What action should you be taking now?

1.  Review your pension 

The new 25% tax on QROPS is a warning shot that will not affect most expatriates. You can still make transfers free of UK taxation if you reside in and transfer into a QROPS based in the European Economic Area (including Gibraltar). However, it is likely that HMRC will use Brexit as an opportunity to recoup revenue from UK nationals abroad – and pension transfers are a soft target. Consider acting now, under current rules, before the tax-free window of opportunity closes.

As a company regulated by the UK Financial Conduct Authority, Blevins Franks is able to advise on all forms of pension transfer, so if you have any questions on this new tax, or are considering consolidating or transferring your pension, our team of qualified pension specialists are able to help.

2.  Consider securing your residency in the EU

If you are thinking of moving abroad in the future, or are already living in the EU as a UK resident, now may be the time to make the move and make it official. While Britain is still an EU member, we have a degree of certainty about freedom of movement and the tax implications of living within the union for the next 18 months or so. While there is no certainty beyond Brexit, we can expect the rules to be less favourable than now.

3.  Take advice to future-proof your finances

You should regularly review your finances to ensure your assets and investments remain suitably diversified and tax-efficient for your unique situation. Brexit uncertainty offers further reason to check you are not overexposed to UK assets or any other one area. With the fortunes of the pound and the euro so tied up with Brexit developments, it is also a good idea to look for currency flexibility. We can advise on investment structures that allow you to hold investments in multiple currencies to reduce currency risk and convert when rates are favourable.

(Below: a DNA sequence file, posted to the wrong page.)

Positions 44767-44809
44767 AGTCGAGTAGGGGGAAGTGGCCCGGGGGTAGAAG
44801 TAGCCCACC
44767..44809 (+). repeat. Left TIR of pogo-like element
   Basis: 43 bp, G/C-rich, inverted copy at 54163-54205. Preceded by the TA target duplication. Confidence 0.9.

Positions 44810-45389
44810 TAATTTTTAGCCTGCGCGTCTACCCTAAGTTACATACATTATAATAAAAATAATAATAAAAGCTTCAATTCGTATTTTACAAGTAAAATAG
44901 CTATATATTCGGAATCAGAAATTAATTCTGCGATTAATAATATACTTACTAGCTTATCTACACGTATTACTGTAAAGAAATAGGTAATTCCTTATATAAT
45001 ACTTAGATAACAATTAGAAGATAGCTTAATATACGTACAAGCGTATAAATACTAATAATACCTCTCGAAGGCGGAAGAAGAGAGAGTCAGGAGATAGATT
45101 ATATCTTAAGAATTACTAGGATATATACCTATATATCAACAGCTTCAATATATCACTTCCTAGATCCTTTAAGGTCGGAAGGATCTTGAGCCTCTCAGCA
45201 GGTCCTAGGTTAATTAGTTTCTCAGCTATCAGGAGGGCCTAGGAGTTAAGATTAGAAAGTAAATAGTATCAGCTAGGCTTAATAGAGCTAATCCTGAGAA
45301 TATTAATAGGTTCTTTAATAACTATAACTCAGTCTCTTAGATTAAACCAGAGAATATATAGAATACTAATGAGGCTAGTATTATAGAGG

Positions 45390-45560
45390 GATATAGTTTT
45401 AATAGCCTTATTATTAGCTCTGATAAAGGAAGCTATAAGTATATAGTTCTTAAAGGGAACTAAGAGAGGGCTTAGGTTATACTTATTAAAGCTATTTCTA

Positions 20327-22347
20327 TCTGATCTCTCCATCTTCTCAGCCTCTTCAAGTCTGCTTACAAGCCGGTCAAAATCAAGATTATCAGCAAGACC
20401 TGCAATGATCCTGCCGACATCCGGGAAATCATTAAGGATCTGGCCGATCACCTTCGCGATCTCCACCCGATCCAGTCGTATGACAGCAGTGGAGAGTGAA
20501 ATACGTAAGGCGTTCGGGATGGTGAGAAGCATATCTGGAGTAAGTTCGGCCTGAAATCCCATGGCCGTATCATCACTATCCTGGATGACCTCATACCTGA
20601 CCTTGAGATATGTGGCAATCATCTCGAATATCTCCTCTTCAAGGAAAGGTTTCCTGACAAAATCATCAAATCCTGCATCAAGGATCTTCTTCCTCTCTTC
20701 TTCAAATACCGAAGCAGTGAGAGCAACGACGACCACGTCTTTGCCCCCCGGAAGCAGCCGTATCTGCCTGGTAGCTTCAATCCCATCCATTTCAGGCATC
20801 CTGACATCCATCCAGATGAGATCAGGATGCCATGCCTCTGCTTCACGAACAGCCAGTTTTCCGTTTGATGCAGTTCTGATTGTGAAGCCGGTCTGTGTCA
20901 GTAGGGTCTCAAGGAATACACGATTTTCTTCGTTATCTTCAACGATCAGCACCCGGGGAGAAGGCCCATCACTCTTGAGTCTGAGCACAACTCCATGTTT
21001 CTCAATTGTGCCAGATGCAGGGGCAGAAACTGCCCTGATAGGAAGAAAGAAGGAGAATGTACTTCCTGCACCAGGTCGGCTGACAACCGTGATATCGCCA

At Blevins Franks we are in a unique position to advise expatriates within the current environment as well as post-Brexit. Contact us if you are thinking of transferring your UK pensions to a QROPS, or if you think any other Budget measures may affect you, for peace of mind, whatever Brexit brings.

Any questions? Ask our financial advisers for help

Tax rates, scope and reliefs may change. Any statements concerning taxation are based upon our understanding of current taxation laws and practices which are subject to change. Tax information has been summarised; an individual is advised to seek personalised advice.

Tax rates, scope and reliefs may change. Any statements concerning taxation are based upon our understanding of current taxation laws and practices which are subject to change. Tax information has been summarised; individuals should seek personalised advice.